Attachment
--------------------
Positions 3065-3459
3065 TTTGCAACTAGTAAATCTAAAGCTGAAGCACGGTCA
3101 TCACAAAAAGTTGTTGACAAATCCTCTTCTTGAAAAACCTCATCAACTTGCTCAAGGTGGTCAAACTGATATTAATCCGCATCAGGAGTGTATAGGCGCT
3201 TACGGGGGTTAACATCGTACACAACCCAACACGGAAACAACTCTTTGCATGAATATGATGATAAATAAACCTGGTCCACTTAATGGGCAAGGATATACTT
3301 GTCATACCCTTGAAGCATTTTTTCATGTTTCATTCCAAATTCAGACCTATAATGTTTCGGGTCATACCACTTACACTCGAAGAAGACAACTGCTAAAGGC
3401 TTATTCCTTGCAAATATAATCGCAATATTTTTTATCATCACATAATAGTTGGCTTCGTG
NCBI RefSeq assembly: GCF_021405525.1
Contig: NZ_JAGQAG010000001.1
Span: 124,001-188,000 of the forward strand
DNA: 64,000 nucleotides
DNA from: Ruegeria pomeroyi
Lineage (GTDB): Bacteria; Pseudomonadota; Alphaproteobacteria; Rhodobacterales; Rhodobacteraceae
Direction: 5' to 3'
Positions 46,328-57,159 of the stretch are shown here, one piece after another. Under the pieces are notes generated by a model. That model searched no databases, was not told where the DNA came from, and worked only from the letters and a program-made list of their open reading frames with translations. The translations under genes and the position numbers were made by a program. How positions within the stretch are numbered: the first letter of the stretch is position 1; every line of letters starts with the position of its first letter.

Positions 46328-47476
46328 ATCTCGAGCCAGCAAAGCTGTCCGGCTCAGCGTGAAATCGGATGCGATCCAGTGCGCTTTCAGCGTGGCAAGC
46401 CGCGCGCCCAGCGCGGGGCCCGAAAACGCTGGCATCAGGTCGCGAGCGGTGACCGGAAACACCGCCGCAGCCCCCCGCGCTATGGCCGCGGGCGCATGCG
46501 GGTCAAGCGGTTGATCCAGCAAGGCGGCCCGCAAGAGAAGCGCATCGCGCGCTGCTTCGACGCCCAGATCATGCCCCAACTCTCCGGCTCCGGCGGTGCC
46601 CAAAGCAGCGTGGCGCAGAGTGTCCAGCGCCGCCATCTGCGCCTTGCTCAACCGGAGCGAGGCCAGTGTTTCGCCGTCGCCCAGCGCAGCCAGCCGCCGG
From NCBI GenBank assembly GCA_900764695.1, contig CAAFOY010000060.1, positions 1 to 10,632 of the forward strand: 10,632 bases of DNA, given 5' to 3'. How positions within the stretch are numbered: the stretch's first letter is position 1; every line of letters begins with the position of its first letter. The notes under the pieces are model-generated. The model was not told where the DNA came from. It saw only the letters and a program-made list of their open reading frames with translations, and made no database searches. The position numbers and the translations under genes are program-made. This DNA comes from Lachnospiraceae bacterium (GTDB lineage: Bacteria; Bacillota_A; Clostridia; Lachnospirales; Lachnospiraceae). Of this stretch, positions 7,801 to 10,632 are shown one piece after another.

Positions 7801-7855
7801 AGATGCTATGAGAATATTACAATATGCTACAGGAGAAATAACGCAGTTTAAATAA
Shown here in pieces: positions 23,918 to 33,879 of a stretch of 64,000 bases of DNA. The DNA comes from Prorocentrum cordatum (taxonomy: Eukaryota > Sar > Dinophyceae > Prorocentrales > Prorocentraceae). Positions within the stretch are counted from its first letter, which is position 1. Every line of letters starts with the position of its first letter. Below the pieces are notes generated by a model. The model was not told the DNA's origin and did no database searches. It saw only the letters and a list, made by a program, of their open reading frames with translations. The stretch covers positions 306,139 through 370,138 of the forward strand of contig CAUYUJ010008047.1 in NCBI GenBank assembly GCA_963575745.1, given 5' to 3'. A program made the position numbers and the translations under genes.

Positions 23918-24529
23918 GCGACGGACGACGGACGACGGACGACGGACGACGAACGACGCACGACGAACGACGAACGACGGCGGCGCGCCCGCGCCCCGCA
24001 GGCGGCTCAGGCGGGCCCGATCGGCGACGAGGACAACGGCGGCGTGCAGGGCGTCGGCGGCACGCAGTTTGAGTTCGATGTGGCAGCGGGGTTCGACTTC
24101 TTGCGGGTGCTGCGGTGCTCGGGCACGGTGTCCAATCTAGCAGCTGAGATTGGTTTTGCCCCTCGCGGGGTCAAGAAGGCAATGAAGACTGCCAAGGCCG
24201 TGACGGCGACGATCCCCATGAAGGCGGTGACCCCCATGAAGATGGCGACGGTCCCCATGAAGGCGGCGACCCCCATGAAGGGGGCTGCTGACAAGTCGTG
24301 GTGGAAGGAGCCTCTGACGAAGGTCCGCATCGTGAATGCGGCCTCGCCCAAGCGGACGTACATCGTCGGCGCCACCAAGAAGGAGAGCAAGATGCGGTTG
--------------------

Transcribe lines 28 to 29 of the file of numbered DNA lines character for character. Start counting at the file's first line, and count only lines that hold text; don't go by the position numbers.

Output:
24201 TGACGGCGACGATCCCCATGAAGGCGGTGACCCCCATGAAGATGGCGACGGTCCCCATGAAGGCGGCGACCCCCATGAAGGGGGCTGCTGACAAGTCGTG
24301 GTGGAAGGAGCCTCTGACGAAGGTCCGCATCGTGAATGCGGCCTCGCCCAAGCGGACGTACATCGTCGGCGCCACCAAGAAGGAGAGCAAGATGCGGTTG